YOU ARE HERE: LAT HomeCollections

Los Angeles

Fever for Secession in Harbor Area Cools

Breakup: Having lost their bid for cityhood, many on the waterfront are uninterested in the Valley and Hollywood campaigns.


In Los Angeles' harbor neighborhoods, faces used to brighten and voices rise at the mere mention of secession.

Now, people shrug and sigh.

Many San Pedro and Wilmington residents said they don't give much thought to secession these days. Their hopes of carving their own city out of Los Angeles diminished in May, when a state commission placed San Fernando Valley and Hollywood breakaway initiatives on the Nov. 5 ballot, but rejected a similar proposal for the harbor area.

"The feeling is, 'Well, we're not seceding. Ho hum, life goes on,' " said Noel Park, a secessionist and president of the San Pedro and Peninsula Homeowners Coalition, which represents 13 homeowner groups.

"We have too many other things to worry about," said Maria Hernandez, as she lugged grocery bags along a littered, weed-strewn street near her Wilmington home. "Just let it be."

Secession leaders in the Valley and Hollywood said the harbor area--which has a population of 145,000--remains one of their strongholds. To win, the ballot measures must carry a majority of votes in the secession area as well as a majority citywide.

"We're going to do real well in the mayor's neighborhood," said Gene La Pietra, founder of the Hollywood secession movement. Mayor James K. Hahn and his sister, City Councilwoman Janice Hahn, live in San Pedro.

If a municipal divorce occurs in the Valley or Hollywood, secessionists in those regions said, it could revive the harbor independence drive.

"The harbor understands the importance" of voting for a split, said Richard Close, a Valley cityhood leader. "In a few years, [it] will want to go through the same process."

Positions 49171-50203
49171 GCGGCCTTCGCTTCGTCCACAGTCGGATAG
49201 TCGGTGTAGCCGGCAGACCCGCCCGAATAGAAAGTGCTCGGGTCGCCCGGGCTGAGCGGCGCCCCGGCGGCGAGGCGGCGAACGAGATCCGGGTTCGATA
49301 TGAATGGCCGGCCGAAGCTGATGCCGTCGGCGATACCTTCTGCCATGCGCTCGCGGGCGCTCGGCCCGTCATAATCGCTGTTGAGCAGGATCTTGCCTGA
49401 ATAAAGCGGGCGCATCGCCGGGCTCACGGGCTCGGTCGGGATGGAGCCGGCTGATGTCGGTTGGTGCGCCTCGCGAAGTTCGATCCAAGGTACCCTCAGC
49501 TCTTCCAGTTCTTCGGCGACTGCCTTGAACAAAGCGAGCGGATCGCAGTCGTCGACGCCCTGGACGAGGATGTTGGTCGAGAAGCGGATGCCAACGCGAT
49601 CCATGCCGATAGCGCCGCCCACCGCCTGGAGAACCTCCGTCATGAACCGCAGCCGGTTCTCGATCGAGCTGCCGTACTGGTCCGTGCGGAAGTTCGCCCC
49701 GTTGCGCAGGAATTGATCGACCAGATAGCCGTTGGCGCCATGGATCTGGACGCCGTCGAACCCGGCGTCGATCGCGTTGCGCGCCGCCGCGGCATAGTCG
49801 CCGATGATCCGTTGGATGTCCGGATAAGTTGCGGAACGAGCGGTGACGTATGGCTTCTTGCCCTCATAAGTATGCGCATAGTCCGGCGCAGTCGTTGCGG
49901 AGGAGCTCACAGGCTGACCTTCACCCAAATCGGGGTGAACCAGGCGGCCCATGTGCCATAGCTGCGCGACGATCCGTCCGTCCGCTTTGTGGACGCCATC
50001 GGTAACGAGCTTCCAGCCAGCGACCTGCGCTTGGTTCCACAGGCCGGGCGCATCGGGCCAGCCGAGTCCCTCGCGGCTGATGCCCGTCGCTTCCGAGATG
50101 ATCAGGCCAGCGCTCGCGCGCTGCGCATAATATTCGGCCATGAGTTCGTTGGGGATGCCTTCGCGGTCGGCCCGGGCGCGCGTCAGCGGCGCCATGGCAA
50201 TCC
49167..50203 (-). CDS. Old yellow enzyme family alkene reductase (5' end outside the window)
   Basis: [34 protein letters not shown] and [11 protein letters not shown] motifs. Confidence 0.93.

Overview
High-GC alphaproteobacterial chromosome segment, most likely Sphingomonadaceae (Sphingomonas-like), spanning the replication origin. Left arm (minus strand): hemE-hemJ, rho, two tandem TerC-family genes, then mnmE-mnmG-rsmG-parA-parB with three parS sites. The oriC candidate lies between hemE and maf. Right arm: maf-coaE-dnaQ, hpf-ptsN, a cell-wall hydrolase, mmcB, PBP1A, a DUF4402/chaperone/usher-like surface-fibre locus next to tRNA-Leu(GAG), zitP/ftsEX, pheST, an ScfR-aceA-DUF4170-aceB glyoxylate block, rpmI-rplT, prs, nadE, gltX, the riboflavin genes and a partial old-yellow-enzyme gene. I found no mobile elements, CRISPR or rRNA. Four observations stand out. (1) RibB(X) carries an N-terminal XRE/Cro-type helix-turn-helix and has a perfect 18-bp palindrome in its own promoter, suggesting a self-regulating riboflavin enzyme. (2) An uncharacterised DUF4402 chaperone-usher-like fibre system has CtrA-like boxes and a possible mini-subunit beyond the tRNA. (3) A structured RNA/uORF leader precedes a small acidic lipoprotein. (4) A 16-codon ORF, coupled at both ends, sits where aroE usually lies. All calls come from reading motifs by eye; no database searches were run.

But even the harbor secession leader, Andrew Mardesich, said he isn't so sure.

"I'm not as enthusiastic as before," said Mardesich, a San Pedro resident. "People here aren't enthusiastic either. We're stuck with L.A."

Mardesich said he will vote for the Valley and Hollywood measures and lend his support at campaign events. But he is less enthusiastic about harbor cityhood and is considering moving out of the area.

The Local Agency Formation Commission halted the harbor area's three-year breakaway crusade after finding that the proposed city would suffer financially if it broke from Los Angeles.

Until then, the prospect of independence had drawn excited crowds to community meetings, and Valley and Hollywood secessionists had counted on the harbor area to be a third front in the election battle.

Breakup advocates said the harbor area should still deliver plenty of votes for the Valley and Hollywood bids because the problems that fueled secession sentiments linger: The storage containers and rusty cranes that blight the waterfront. The factories and refineries that belch pollution. The potholes that crater alleys. The struggling businesses.

During lunch time at an outdoor fish market and eatery in San Pedro, the only diners on a recent day were fat seagulls picking at discarded crab shells. In the nearby downtown district, a host hummed and danced in front of another empty restaurant. At Walker's Cafe, a hole-in-the-wall at Point Fermin Park, a palm-lined area on San Pedro's bluffs, business was better, but the mood toward Los Angeles wasn't.

"We've never gotten our fair share," said Robert Torres, 38, a longshoreman who was born at the harbor. He was having a beer with friends at Walker's. They swapped jokes about being the stepchild of Los Angeles, but said they doubt they will vote for the Valley and Hollywood proposals.

"Why should I?" asked Reggie Perez, a 39-year-old longshoreman and San Pedro native. "What does the Valley matter to me?"

Making a root beer float was Carol Tedrow, a waitress who fled the Valley years ago for the harbor's breezy climate and seaside vistas. "At least if the Valley [secedes] and screws up, it's the guinea pig," she said.

Councilwoman Hahn said she understands the ongoing frustrations with City Hall. But secession fever has cooled in her district, she said, because of the city's redevelopment plans for the area.

"There's no longer a driving force for secession in the harbor," the councilwoman said.

Not necessarily, said die-hard secession supporter Anne Gusha, who, with her son, owns Williams' Book Store, a musty, independent shop established in 1909.

The 83-year-old has lived in San Pedro for most of her life. She has watched charming bungalows crumble and breathtaking harbor views disappear behind industrial buildings. She has seen gang graffiti deface parks, schools and entire neighborhoods.

"I would love to leave L.A.," she said.

Los Angeles Times Articles